Launch vehicles and sensing technology
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Launch Vehicles and Sensing Technology. How Rockets Work. Newton's Laws of Motion are: An object at rest tends to remain at rest An object in motion tends to remain in motion For every action there is an equal and opposite reaction . Conservation of Momentum.

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How rockets work
How Rockets Work

  • Newton's Laws of Motion are:

    • An object at rest tends to remain at rest

    • An object in motion tends to remain in motion

    • For every action there is an equal and opposite reaction

Conservation of momentum
Conservation of Momentum

  • Newton's Laws are all contained in a more general principle called conservation of momentum.

  • Momentum is mass times velocity

  • In a system that is not disturbed from outside, the total momentum stays constant.

Conservation of momentum means
Conservation of Momentum Means:

  • If velocity is zero, momentum is zero (Newton's First Law)

  • If velocity is not zero, and mass doesn't change, then velocity doesn't change (Newton's Second Law)

Conservation of momentum and newton s third law
Conservation of Momentum and Newton’s Third Law

  • If mass changes somehow, then so does velocity.

  • If an object is stationary, and flings off mass, the rest of the mass moves in the opposite direction.

  • The flung off mass has positive momentum, the rest has negative momentum, and the total momentum remains zero (Newton's Third Law).

Rockets and jets
Rockets and Jets

  • Rockets and jets work according to Newton's Third Law.

  • They fire mass out at high speed and acquire velocity in the opposite direction.

  • They do not need something to push against. They move because they are expelling exhaust gases at high speeds.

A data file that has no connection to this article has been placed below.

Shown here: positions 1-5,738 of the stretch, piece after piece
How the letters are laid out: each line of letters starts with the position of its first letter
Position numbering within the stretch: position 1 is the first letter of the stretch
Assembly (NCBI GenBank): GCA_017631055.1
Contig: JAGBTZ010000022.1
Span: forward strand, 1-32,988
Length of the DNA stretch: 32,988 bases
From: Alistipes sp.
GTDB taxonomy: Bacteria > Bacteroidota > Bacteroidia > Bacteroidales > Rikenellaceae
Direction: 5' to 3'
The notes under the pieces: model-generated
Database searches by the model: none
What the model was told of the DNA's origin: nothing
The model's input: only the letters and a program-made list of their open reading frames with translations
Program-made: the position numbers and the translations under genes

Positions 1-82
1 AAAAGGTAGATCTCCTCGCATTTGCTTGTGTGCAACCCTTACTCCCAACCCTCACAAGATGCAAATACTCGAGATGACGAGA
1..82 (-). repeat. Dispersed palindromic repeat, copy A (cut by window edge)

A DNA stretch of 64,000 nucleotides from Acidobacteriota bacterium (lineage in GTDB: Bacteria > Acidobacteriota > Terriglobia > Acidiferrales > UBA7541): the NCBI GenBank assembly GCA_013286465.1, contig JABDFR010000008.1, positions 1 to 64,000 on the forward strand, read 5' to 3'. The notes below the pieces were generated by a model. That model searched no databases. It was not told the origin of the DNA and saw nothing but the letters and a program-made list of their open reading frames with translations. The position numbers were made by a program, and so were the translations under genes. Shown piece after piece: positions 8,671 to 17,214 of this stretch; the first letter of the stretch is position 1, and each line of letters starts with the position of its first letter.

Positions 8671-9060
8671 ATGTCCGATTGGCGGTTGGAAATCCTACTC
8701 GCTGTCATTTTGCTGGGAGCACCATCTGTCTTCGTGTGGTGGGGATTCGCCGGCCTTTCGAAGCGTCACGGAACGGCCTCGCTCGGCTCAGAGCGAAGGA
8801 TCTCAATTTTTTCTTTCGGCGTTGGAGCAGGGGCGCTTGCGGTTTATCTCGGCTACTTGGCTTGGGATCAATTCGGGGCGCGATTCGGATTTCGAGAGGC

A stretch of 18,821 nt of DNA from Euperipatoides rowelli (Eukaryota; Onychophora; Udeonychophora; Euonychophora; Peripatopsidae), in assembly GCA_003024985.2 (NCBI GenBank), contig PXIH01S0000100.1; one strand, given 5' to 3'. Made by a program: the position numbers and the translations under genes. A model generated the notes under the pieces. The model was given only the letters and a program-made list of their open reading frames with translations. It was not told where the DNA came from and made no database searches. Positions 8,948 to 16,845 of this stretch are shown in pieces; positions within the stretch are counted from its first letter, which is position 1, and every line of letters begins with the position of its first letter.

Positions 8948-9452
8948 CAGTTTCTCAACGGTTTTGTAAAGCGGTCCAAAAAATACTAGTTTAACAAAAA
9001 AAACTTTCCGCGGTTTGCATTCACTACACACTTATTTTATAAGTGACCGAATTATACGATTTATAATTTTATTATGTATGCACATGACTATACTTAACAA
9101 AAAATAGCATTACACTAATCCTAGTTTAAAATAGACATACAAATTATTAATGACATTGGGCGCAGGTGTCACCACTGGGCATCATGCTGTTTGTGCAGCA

• Tthe rocket or jet is pushing mass away, and the mass is pushing back (equal and opposite reaction.)

How rockets and jets differ
How Rockets and Jets Differ

  • Rockets and jets expel mass by burning fuel.

  • A jet gets the oxygen for combustion from the atmosphere

  • A rocket carries oxygen in some form with it.

  • Thus rockets can function outside the Earth's atmosphere; jets can't.

Rockets are mostly fuel and oxygen
Rockets are Mostly Fuel (and Oxygen)

  • A rocket or jet has to carry all its remaining fuel with it. (And oxygen, if it’s a rocket).

  • Most of the mass of the Space Shuttle is fuel, and most of that is used to get the remaining fuel off the ground.

  • The miles-per-gallon fuel economy of the Space Shuttle in its first foot off the ground is pretty terrible!

About orbits and satellites
About Orbits and Satellites

  • Satellites travel elliptical paths with the center of the Earth at one focus (Kepler's First Law)

  • Inertia causes object to continue moving in a straight line

  • Gravity pulls object to Earth

  • Balance between the two = orbit

Important orbits
Important Orbits

  • Low vs. High Inclination

  • Almost all are Prograde

  • Polar Orbits for global coverage

  • Circular Orbits strongly preferred

    • Constant altitude

    • Constant speed

  • Sun-Synchronous

  • Geosynchronous

About orbits
About Orbits

  • You do not need to expend fuel to stay in orbit

  • Satellites need attitude control fuel to correct for atmospheric drag, lunar and solar gravity, etc.

  • May want thrusters to help maintain orbits

  • Spin stabilization helps

  • Once below 200 km, atmospheric braking leads to re-entry

Three pioneers of rocketry
Three Pioneers of Rocketry

  • Konstantin Tsiolkovsky (1857-1935)

    • Worked out theoretical problems of spaceflight

  • Robert Goddard (1882-1945)

    • First Liquid Fuel Rocket

  • Hermann Oberth (1894-1989)

    • Helped create operational rockets

Robert goddard first liquid fuel rocket 1926
Robert Goddard -First Liquid-Fuel Rocket, 1926

From sapwood to sputnik
From Sapwood to Sputnik

  • An existing rocket, the SS-6, was used.

  • The warhead section was removed

  • A cluster of four more SS-6 engines was bolted around a central engine

  • Very Dependable

Sputnik i
Sputnik I

  • October 4, 1957

  • S- (with) + put’ (path) +-nik (one who) =Sputnik

  • Literally, one who follows the same path

Sensor technology
Sensor Technology

  • Passive (senses only ambient signals)

  • Active (emits signals)

  • Imaging

  • Non-Imaging

  • Scanning (mechanical or electronic)

  • Non-scanning

A noble myth
A Noble Myth

“In my life, I've seen the images from space of a blue-white-green world — there are no political lines drawn on this planet.

  • Luis J. Rodriguez

    “The border between the United States and Mexico is an imaginary line. It cannot be seen from space”

  • The Border Zone:A History of Trade between the United States and Mexico, Julia Albright; Age of Irony, Winter 2004